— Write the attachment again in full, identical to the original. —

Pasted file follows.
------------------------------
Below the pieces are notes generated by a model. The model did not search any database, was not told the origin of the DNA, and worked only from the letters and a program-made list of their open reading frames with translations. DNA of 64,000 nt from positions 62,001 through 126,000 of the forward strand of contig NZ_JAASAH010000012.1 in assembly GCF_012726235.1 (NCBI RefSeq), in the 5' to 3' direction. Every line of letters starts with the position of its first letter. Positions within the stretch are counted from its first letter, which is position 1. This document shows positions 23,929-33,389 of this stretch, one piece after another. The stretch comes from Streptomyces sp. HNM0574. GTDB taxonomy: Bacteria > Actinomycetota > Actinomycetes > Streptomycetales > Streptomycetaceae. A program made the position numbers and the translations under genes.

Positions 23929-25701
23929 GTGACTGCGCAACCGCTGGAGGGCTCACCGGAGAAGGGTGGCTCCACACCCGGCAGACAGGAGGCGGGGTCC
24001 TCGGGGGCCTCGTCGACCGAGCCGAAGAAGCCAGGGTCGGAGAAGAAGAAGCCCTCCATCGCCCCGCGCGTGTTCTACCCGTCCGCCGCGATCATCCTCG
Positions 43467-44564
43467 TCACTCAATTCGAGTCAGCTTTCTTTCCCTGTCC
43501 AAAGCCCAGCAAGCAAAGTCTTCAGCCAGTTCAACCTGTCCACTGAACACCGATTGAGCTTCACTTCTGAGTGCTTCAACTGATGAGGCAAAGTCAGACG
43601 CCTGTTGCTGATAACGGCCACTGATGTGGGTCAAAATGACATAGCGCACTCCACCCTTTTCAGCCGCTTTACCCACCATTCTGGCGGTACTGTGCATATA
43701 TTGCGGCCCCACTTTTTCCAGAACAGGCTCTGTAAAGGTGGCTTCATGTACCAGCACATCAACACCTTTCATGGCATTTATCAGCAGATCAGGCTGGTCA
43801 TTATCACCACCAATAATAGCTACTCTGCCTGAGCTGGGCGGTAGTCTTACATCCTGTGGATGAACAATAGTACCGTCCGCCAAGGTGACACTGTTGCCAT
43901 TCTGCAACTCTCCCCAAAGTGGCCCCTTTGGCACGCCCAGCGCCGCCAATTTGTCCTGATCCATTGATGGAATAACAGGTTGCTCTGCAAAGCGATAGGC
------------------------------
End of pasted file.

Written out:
Below the pieces are notes generated by a model. The model did not search any database, was not told the origin of the DNA, and worked only from the letters and a program-made list of their open reading frames with translations. DNA of 64,000 nt from positions 62,001 through 126,000 of the forward strand of contig NZ_JAASAH010000012.1 in assembly GCF_012726235.1 (NCBI RefSeq), in the 5' to 3' direction. Every line of letters starts with the position of its first letter. Positions within the stretch are counted from its first letter, which is position 1. This document shows positions 23,929-33,389 of this stretch, one piece after another. The stretch comes from Streptomyces sp. HNM0574. GTDB taxonomy: Bacteria > Actinomycetota > Actinomycetes > Streptomycetales > Streptomycetaceae. A program made the position numbers and the translations under genes.

Positions 23929-25701
23929 GTGACTGCGCAACCGCTGGAGGGCTCACCGGAGAAGGGTGGCTCCACACCCGGCAGACAGGAGGCGGGGTCC
24001 TCGGGGGCCTCGTCGACCGAGCCGAAGAAGCCAGGGTCGGAGAAGAAGAAGCCCTCCATCGCCCCGCGCGTGTTCTACCCGTCCGCCGCGATCATCCTCG
Positions 43467-44564
43467 TCACTCAATTCGAGTCAGCTTTCTTTCCCTGTCC
43501 AAAGCCCAGCAAGCAAAGTCTTCAGCCAGTTCAACCTGTCCACTGAACACCGATTGAGCTTCACTTCTGAGTGCTTCAACTGATGAGGCAAAGTCAGACG
43601 CCTGTTGCTGATAACGGCCACTGATGTGGGTCAAAATGACATAGCGCACTCCACCCTTTTCAGCCGCTTTACCCACCATTCTGGCGGTACTGTGCATATA
43701 TTGCGGCCCCACTTTTTCCAGAACAGGCTCTGTAAAGGTGGCTTCATGTACCAGCACATCAACACCTTTCATGGCATTTATCAGCAGATCAGGCTGGTCA
43801 TTATCACCACCAATAATAGCTACTCTGCCTGAGCTGGGCGGTAGTCTTACATCCTGTGGATGAACAATAGTACCGTCCGCCAAGGTGACACTGTTGCCAT
43901 TCTGCAACTCTCCCCAAAGTGGCCCCTTTGGCACGCCCAGCGCCGCCAATTTGTCCTGATCCATTGATGGAATAACAGGTTGCTCTGCAAAGCGATAGGC